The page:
Survival and differentiation of the newly generated cells in the granule cell layer. (a) Behavioral scores are correlated with the number of surviving BrdUrd-IR cells. (b) The number of BrdUrd-IR cells in AU rats is superior to that measured in AI rats. ...

Of the 20 animals tested, six were designated AI and six were designated AU. As previously found, no difference occurred between AU and AI rats in the visible platform test (T10 = -1.590, P = 0.143). The number of BrdUrd-IR cells in the granular cell layer of the AU group was higher than that found in the AI group (Fig. 6b, T10 = 3.347, P = 0.0074). These differences were specific to the granular layer, because BrdUrd-IR cell number was similar in the hilus (AI, 671.7 ± 112.6 cells; AU, 628.3 ± 71.6 cells, T10 = -0.324, P = 0.752) and were not related to a difference in the reference volume (AI, 2.605 ± 0.186 mm3; AU, 2.878 ± 0.124 mm3, T10 = 1.191, P = 0.261).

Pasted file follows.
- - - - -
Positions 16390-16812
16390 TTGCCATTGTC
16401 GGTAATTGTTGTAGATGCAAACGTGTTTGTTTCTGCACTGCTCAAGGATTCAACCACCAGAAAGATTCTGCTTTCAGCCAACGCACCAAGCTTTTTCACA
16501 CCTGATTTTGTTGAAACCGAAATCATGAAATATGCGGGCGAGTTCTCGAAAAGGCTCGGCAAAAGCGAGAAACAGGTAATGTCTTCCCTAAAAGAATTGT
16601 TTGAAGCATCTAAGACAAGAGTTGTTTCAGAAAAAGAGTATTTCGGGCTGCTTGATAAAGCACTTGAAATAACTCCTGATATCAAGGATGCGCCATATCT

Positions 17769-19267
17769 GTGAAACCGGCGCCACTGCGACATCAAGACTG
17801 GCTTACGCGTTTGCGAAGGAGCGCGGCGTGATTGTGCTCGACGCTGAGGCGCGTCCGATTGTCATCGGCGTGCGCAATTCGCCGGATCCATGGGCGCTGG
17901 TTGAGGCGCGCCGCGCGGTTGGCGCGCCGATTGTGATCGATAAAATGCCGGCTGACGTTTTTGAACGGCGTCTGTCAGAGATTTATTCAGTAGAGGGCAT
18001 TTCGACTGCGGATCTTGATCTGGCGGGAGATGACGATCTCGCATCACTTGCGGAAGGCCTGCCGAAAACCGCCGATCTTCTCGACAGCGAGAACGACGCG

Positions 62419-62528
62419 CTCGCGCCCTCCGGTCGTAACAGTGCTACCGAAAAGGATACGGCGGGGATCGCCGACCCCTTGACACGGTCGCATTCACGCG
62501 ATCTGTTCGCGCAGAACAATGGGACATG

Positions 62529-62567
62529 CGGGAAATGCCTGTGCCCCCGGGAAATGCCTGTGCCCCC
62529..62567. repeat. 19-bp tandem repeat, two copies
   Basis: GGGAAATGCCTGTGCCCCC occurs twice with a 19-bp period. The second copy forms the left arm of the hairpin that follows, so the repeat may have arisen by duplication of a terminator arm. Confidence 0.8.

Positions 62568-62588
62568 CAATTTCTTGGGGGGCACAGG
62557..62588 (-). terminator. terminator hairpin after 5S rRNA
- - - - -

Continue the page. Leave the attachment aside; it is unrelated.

We finally examined whether the cognitive status of the aged animals was related to the phenotype of the newly born cells. Differentiation of the BrdUrd-IR surviving cells was examined by determining the phenotype into which these cells had differentiated by means of immunofluorescent double-labeling for BrdUrd and a neuronal marker, NeuN (Fig. 4c). A confocal analysis revealed that in the AU group, 55.3 ± 5.2% of the BrdUrd-IR cells were NeuN-IR, indicating a neuronal differentiation to a granule cell phenotype, whereas in the AI group only 42.8 ± 2.1% of the BrdUrd-IR cells coexpressed NeuN (T10 = 2.221, P = 0.051). The ratio of BrdUrd-IR cells co-labeled with NeuN was multiplied by the total number of BrdUrd-labeled cells to give an estimate of the total number of BrdUrd-labeled neurons. The extrapolated total number of BrdUrd-labeled neurons of AU rats was higher than that of the AI rats (Fig. 6d, T10 = 2.515, P = 0.031). Moreover, when all animals were considered, the extrapolated total number of BrdUrd-labeled neurons was positively correlated with behavioral performances (Fig. 6e, n = 20, r = -0.514, P = 0.020).